Bernette Ford, who made children’s books different, dies at 70

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Not all of Ms. Ford’s work is devoted to books that emphasize diversity. As president of Cartwheel, Clifford was responsible for mass-market hits such as the Big Red Dog books and the “I Spy” series, and his own writings also included books for very young children using animal characters – “No Pacifier for Piggy No More! ” (2008), for example, and “No More Blanket for Lambkin!” (2009). However, with Color-Bridge Books he was particularly interested in books with various characters written and illustrated by people of color.

“Just for You!” It featured both well-known authors like Derrick Barnes and relatively newcomers (and several books he’s written).

“It was like a dream come true,” he told the Black Issues Book Review in 2004, “the opportunity to work on a series of high-quality, original paperbacks with authors and artists of color, featuring everyday stories about ordinary children in Black.”

Wade Hudson of Just Us Books, in an email, described Ms. Ford as “an unsung hero trying to bring more people of color to children’s book publishing.”

Bernette Goldsen was born on June 30, 1950 in Brooklyn. His father, Morton, was a factory worker and later a foreman, and his mother, Martha (Short) Goldsen, was a singer, actress, music teacher, and tailor.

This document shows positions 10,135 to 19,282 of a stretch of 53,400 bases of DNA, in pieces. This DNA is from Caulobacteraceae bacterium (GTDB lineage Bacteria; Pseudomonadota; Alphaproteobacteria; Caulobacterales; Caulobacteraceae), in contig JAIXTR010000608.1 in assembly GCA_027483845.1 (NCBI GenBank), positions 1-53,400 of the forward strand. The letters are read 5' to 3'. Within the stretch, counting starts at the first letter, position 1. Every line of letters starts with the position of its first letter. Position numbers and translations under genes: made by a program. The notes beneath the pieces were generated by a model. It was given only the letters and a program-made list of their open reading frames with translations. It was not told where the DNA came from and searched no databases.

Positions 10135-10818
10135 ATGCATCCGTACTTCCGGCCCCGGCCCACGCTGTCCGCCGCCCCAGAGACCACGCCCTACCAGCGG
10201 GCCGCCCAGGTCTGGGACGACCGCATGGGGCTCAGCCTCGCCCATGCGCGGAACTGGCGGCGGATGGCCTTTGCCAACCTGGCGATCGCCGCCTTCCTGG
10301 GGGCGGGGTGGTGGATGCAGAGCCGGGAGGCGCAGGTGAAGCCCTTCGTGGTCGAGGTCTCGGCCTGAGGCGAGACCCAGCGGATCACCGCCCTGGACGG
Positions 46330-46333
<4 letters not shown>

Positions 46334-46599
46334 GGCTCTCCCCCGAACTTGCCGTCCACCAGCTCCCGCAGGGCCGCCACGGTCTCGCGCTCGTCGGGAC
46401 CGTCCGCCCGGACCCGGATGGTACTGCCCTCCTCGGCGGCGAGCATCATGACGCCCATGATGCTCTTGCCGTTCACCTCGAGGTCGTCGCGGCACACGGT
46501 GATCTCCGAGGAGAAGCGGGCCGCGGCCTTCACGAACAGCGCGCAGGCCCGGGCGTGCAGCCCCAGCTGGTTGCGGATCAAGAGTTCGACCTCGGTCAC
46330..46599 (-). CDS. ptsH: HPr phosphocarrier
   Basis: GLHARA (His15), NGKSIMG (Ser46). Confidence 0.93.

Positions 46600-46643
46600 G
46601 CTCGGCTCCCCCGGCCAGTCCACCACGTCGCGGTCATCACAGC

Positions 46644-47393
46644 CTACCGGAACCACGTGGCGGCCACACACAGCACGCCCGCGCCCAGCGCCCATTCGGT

He grew up in Uniondale on Long Island. In 2018, in “We Are Rising, We Are Resisting, We Are Raising Our Voices”, which consists of anecdotes and poems by colorful authors, Ms. Ford wrote a childhood memoir that made a special impression: In 1963, his family opened their home to a girl from the South, giving her a few weeks’ respite from the civil rights violence that dominated that part of the country at the time. .

“She inspired us with her courage, her stories and her spirit,” Ms Ford wrote, “and her determination to fight until we win justice for Black people in her town and throughout the South.”

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